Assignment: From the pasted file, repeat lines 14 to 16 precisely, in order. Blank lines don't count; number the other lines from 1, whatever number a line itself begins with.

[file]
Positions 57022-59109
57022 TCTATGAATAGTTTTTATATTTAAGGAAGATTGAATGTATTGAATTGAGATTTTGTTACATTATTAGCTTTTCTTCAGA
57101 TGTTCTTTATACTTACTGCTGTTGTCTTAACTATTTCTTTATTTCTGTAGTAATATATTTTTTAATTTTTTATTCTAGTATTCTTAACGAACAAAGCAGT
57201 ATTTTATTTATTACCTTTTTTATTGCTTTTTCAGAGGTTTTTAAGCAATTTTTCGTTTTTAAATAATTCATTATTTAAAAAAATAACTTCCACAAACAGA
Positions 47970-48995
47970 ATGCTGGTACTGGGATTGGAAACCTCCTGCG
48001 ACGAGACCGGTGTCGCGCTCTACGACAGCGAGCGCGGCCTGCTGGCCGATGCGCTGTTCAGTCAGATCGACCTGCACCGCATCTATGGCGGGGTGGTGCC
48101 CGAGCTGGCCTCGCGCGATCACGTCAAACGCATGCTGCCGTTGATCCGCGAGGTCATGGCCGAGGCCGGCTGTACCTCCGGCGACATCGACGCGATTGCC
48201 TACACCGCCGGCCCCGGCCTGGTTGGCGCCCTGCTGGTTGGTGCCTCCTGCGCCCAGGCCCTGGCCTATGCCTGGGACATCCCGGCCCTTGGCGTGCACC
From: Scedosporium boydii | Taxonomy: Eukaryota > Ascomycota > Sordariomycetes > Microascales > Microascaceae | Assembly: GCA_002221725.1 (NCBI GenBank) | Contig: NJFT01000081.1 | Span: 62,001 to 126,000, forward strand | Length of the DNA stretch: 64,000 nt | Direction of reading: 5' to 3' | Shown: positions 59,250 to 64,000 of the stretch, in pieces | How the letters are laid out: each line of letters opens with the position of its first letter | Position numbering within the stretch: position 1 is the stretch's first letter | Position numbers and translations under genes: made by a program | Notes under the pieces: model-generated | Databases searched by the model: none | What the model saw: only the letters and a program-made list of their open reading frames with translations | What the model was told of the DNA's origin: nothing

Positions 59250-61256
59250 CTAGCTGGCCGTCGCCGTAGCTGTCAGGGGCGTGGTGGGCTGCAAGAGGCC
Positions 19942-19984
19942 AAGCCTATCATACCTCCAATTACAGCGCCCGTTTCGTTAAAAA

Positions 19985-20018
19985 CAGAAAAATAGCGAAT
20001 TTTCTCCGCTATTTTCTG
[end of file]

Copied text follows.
19942 AAGCCTATCATACCTCCAATTACAGCGCCCGTTTCGTTAAAAA

Positions 19985-20018
19985 CAGAAAAATAGCGAAT